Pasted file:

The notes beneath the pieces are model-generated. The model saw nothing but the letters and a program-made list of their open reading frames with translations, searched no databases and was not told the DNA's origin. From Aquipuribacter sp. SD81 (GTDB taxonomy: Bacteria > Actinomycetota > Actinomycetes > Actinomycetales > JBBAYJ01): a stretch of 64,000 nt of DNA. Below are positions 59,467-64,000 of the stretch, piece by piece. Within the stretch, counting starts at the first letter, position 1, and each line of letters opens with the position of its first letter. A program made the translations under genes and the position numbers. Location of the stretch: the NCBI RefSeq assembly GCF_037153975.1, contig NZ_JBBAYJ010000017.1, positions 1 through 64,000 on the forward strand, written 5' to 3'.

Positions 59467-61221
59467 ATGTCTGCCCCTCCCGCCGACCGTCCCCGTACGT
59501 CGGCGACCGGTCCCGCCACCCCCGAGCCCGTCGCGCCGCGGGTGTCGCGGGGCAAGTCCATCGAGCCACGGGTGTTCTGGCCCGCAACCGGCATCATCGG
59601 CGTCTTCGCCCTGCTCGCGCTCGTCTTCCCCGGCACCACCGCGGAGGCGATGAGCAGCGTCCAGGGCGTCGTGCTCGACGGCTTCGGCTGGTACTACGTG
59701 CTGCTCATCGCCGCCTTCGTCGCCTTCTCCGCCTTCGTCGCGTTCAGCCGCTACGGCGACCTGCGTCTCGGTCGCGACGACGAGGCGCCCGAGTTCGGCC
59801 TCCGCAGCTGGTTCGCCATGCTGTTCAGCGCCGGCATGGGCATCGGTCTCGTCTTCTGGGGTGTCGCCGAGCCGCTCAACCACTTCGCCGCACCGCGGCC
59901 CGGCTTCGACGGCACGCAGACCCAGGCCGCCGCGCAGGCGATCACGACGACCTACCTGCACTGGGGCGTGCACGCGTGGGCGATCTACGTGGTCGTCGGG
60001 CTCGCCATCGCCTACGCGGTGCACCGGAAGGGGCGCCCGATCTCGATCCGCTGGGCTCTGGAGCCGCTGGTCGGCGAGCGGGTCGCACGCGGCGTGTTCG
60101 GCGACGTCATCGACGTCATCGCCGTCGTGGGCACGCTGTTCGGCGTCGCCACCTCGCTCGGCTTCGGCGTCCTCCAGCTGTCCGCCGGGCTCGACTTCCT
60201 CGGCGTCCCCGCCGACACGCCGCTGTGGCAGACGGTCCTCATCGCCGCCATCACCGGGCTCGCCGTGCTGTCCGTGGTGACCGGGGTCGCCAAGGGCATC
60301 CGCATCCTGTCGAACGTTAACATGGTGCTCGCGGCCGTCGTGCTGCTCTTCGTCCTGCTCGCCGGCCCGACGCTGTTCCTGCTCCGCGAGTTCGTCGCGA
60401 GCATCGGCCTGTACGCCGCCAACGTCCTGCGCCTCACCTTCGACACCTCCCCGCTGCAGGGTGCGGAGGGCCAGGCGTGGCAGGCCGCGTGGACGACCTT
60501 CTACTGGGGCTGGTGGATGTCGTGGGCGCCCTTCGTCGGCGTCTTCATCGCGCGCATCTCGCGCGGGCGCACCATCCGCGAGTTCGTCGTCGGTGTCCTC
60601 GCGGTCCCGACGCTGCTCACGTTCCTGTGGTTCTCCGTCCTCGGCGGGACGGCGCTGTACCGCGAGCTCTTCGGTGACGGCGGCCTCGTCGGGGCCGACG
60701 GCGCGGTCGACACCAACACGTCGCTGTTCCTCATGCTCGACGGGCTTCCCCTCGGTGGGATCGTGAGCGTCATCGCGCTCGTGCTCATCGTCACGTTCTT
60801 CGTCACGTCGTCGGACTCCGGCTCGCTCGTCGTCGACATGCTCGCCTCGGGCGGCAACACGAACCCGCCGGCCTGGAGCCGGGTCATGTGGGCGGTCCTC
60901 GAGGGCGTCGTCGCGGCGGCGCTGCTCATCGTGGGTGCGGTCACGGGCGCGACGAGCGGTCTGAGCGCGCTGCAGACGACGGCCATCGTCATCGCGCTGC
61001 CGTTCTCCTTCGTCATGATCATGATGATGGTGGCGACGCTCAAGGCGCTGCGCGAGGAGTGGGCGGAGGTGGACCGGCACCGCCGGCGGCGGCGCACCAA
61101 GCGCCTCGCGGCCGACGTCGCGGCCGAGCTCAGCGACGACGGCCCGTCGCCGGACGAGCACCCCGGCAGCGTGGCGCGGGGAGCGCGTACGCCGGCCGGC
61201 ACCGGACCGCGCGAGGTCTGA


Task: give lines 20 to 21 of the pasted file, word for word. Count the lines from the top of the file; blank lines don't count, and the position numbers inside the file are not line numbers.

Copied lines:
61101 GCGCCTCGCGGCCGACGTCGCGGCCGAGCTCAGCGACGACGGCCCGTCGCCGGACGAGCACCCCGGCAGCGTGGCGCGGGGAGCGCGTACGCCGGCCGGC
61201 ACCGGACCGCGCGAGGTCTGA